According to a Foreign Policy article, the aim is to announce a new opposition council on 7 November, a day after the US presidential election. This will replace the current Syrian National Council, which has weak roots in much of the opposition movement inside Syria.
The US is reportedly heavily involved in the new initiative. The summit in Qatar – a Gulf state which allowed American forces to use an air base to send supplies to Iraq and Afghanistan - follows a New York meeting in September, when US secretary of state Hilary Clinton (pictured at an earlier summit) met Syrian activists.
US trying to shape a ‘proto-parliament’
The two main presidential candidates have been competing with each other over who is more committed to overthrowing the Assad regime – and shaping a post-Assad Syria in favour of US interests. In last week’s televised debate on foreign policy, Republican challenger Mitt Romney argued for a “form of council that can take a lead in Syria”. It is now becoming clear that the Obama administration, though incapable of direct military intervention in Syria, is engineering such a council to ensure any post-Assad government is closely allied to US interests.
Dozens of Syrian movement representatives are expected to attend the Doha summit. The US hopes it will become an interim alternative government to the Assad regime – and potentially a future government. A senior US official has referred to it as “a proto-parliament”.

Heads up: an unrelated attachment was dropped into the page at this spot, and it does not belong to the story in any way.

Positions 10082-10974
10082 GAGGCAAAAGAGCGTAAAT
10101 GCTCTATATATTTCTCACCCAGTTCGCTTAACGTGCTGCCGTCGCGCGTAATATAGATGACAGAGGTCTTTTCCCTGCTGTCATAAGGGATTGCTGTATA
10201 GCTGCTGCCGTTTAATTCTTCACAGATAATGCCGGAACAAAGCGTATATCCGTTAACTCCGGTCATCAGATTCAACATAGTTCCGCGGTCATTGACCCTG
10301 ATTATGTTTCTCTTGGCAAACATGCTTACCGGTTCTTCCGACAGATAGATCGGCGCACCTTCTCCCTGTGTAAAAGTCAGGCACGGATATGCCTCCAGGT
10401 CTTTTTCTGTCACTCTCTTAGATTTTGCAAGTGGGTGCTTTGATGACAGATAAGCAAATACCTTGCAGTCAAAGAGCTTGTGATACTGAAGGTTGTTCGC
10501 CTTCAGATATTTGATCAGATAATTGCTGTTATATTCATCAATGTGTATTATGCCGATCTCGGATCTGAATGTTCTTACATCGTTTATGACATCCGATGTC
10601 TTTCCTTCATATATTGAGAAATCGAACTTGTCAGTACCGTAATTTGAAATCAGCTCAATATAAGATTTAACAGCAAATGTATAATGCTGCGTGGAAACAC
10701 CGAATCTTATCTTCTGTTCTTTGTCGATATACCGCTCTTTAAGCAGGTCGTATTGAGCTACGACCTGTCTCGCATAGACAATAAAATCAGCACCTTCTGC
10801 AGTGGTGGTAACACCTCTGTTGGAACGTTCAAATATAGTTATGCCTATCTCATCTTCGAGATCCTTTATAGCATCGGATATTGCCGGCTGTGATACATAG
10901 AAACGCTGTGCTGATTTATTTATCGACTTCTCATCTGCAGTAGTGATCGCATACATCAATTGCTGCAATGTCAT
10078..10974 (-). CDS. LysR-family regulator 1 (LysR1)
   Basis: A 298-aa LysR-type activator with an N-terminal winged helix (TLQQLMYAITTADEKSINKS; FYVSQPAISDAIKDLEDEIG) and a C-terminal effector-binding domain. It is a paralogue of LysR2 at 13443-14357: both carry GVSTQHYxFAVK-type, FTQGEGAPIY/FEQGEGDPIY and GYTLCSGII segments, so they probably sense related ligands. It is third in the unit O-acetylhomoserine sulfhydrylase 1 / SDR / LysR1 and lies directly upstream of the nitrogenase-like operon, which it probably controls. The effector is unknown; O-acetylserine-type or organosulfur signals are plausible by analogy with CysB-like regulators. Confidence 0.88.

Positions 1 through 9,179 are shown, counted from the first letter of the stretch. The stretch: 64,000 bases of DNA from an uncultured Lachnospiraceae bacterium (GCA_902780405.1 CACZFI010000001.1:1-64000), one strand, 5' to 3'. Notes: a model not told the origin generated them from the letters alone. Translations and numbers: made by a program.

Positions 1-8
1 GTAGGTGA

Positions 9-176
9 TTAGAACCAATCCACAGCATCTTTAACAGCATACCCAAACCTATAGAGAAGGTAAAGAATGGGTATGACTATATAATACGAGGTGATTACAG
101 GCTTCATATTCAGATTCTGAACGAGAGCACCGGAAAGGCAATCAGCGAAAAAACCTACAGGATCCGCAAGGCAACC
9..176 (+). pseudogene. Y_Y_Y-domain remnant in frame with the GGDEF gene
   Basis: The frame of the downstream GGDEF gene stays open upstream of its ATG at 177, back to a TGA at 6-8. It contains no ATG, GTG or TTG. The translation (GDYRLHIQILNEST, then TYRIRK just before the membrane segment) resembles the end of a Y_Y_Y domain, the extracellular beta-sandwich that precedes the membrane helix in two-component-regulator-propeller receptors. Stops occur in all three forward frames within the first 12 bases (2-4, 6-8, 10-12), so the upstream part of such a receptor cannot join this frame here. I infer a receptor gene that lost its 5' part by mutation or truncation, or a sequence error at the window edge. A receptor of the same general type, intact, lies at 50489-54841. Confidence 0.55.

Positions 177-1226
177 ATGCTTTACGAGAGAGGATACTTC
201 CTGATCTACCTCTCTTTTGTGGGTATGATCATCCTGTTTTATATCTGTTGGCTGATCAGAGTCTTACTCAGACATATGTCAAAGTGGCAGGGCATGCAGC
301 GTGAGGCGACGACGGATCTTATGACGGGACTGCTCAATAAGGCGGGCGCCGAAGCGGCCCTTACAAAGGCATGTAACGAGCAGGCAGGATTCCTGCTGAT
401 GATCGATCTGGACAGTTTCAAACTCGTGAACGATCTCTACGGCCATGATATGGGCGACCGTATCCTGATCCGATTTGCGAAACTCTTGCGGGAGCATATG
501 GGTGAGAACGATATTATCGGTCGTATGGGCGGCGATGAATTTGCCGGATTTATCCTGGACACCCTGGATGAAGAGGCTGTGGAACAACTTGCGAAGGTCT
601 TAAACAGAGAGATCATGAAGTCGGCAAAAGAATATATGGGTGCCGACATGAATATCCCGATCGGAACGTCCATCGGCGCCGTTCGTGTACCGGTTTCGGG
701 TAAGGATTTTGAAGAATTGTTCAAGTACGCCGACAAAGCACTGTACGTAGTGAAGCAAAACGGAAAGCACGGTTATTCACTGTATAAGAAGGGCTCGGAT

Foreign Policy reports the same US official as saying: "We need to be clear: This is what the Americans support, and if you want to work with us you are going to work with this plan and you're going to do this now".
The meeting will be attended by many representatives of Local Coordination Committees – a crucial component in the grassroots of the Syrian opposition - in an attempt to broaden the social base of the new leadership council. These committees have tended to be more hostile to foreign intervention than the exile-dominated Syrian National Council. The participation of many such committees, if not all of them, appears to indicate a growing accommodation with the US.
The US administration will be represented directly at the Doha summit. Robert Ford, the country’s ambassador to Syria, will attend. He has already been involved in negotiations over the composition of the new council. Ford also reportedly held a conference call with several Free Syrian Army commanders in October.
Civil war and foreign intervention
What began as a popular uprising against the brutally authoritarian Assad regime has morphed into civil war. The dynamics of the Syrian opposition movement, embroiled in fighting Assad’s forces, have increasingly become influenced by relations with foreign interests: the US and its allies in the region.
This development is disastrous. It threatens to turn the Syrian opposition into a proxy for US intervention. There is, however, no coherent political opposition inside Syria to the trend of working with the US. The lack of such alternative political leadership, combined with US efforts to corral the movement in support of its interests, has encouraged this trajectory.
The US has for some time been forging relationships with parts of the Syrian movement, to help remove the Assad regime – an ally of Iran seen as an obstacle to American influence in the region – and to shape what happens on ‘the day after’ Assad’s removal. Limited in its capacity to directly intervene - as it did it Iraq, Afghanistan and Libya - it has had to rely on a range of covert means.
The British government is a reliable ally in this project. But the US and British governments are no champions of freedom, democracy and human rights in the Middle East. We need to campaign to stop Western intervention in the country, and allow Syrians to determine their future free of foreign interference.